I've known amazing people. Maria Nichols was head and shoulders above them all.
The best woman I have ever known wasn't much to look at: A tiny hunched over figure with gray frazzled hair and an arm swollen from cancer treatments. She wore thick polyester clothes and had a long face that drooped with age and experience. Her feet would be stuffed into colorless orthopedic shoes.
She wore glasses and when she wanted to make a point to the middle schoolers she taught she would stare through her glasses' thick lenses and slowly, deliberately, push them up her nose with her gnarled middle finger.
She wove amazing tales and prodded students to think and cursed us out in foreign languages while appealing to her sister, Minerva, the goddess, to knock some sense into us.
She also introduced me to pomegranates.
Mrs. Nichols, my mama Maria, taught my social studies class in 7th and 8th grade. (I don't think it was called social studies though. It was the gifted/talented class and I think they called it something else. D, if you're reading, do you remember?) She also let a handful of us eat lunch in her room. We were the social outcasts who would clutch our lunch trays looking for traps to avoid, but once she opened her room to us, it was like our own personal Lyceum. We would eat and talk and listen. And one day we were talking about Persephone, who was tricked into eating pomegranate seeds by Hades to make her return to the underworld. One of us mentioned we had never had a pomegranate, so Mama Maria brought one in sometime shortly after.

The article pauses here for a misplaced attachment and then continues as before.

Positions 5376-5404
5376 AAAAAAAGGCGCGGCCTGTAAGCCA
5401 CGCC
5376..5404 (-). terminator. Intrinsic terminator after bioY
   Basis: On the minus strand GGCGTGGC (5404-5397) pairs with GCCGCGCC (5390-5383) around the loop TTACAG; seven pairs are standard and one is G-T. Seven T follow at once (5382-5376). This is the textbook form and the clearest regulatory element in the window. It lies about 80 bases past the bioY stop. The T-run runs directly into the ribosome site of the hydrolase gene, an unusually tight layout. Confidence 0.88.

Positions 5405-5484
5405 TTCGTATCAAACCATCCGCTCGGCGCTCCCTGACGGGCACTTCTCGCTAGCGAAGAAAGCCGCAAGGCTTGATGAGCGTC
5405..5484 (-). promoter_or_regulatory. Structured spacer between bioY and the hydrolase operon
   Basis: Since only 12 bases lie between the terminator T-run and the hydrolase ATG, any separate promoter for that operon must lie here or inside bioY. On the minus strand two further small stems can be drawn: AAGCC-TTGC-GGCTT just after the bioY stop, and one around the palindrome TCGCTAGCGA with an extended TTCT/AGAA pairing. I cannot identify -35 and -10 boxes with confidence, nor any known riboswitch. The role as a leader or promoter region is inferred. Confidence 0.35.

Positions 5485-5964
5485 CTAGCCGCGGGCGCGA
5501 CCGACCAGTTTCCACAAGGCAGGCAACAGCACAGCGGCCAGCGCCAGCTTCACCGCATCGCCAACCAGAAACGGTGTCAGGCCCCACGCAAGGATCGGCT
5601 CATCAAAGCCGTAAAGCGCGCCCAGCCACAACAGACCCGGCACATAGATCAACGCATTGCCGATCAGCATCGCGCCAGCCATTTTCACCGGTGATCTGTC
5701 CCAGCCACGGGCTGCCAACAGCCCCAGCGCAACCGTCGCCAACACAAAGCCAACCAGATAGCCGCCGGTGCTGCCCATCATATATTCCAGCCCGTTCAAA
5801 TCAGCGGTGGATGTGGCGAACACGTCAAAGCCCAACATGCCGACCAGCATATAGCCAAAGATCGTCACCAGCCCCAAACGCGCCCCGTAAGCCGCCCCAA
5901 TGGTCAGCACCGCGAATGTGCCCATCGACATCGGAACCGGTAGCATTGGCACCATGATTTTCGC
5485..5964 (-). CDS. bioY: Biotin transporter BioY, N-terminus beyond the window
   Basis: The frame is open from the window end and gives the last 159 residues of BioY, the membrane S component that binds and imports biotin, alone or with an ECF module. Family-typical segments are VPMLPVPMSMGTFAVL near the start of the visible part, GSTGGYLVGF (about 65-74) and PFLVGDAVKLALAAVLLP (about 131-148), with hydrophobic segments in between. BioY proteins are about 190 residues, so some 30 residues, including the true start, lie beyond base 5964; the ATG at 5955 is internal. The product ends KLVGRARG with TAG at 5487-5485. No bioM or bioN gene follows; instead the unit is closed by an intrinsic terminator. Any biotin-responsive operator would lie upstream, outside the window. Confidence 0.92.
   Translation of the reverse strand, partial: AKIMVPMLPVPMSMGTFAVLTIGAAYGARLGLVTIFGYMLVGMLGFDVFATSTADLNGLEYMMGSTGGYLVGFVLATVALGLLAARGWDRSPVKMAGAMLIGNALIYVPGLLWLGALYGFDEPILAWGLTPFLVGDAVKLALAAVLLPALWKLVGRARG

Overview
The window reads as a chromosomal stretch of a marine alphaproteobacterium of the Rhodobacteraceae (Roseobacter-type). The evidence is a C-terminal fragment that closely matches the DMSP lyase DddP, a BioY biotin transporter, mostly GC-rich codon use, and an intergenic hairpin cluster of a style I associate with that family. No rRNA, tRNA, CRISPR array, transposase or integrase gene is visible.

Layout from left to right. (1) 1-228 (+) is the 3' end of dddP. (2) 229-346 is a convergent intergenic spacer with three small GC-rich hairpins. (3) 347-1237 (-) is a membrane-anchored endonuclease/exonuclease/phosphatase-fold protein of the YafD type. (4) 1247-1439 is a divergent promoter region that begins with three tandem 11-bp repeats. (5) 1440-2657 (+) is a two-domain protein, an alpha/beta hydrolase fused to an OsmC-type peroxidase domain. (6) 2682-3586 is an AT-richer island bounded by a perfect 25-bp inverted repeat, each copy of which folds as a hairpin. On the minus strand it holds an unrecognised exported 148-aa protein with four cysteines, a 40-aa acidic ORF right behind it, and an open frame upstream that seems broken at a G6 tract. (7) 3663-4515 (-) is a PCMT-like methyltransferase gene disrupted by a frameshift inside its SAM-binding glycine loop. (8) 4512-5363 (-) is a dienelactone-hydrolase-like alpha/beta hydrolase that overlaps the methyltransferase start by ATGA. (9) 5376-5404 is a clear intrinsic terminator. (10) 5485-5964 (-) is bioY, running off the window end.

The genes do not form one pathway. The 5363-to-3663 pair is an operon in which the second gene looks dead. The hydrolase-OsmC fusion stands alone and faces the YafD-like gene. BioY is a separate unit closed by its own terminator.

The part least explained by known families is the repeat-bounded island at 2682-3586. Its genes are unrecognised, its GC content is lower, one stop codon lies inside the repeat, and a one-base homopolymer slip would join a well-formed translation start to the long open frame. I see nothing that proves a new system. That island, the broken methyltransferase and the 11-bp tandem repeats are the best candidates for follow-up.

I thought of her earlier today as I cracked open a pomegranate. Whenever I see the pomegranate thread the infertility community uses as a symbol, I can't help but think that in another time she would have been a great and wild blogger.She was a true teacher - she didn't just recite facts and expect them recited back. She told stories and made us live them and make connections between them. She wanted us to experience life, not just know some version of it from a book.
My Mama Maria passed away when I was in my senior year of college. Everyone who knew her felt the loss deeply. She made so many feel as though they were her prize student, her special child.
She never said goodbye, she would just send me off with an Irish blessing, as she called me her Irish Colleen.
May the road rise up to meet you.
May the wind always be at your back.
May the sun shine warm upon your face,
and rains fall soft upon your fields.
And until we meet again,
May God hold you in the palm of His hand.
Only after "May the wind always be at your back" she would mutter "and not of ye'."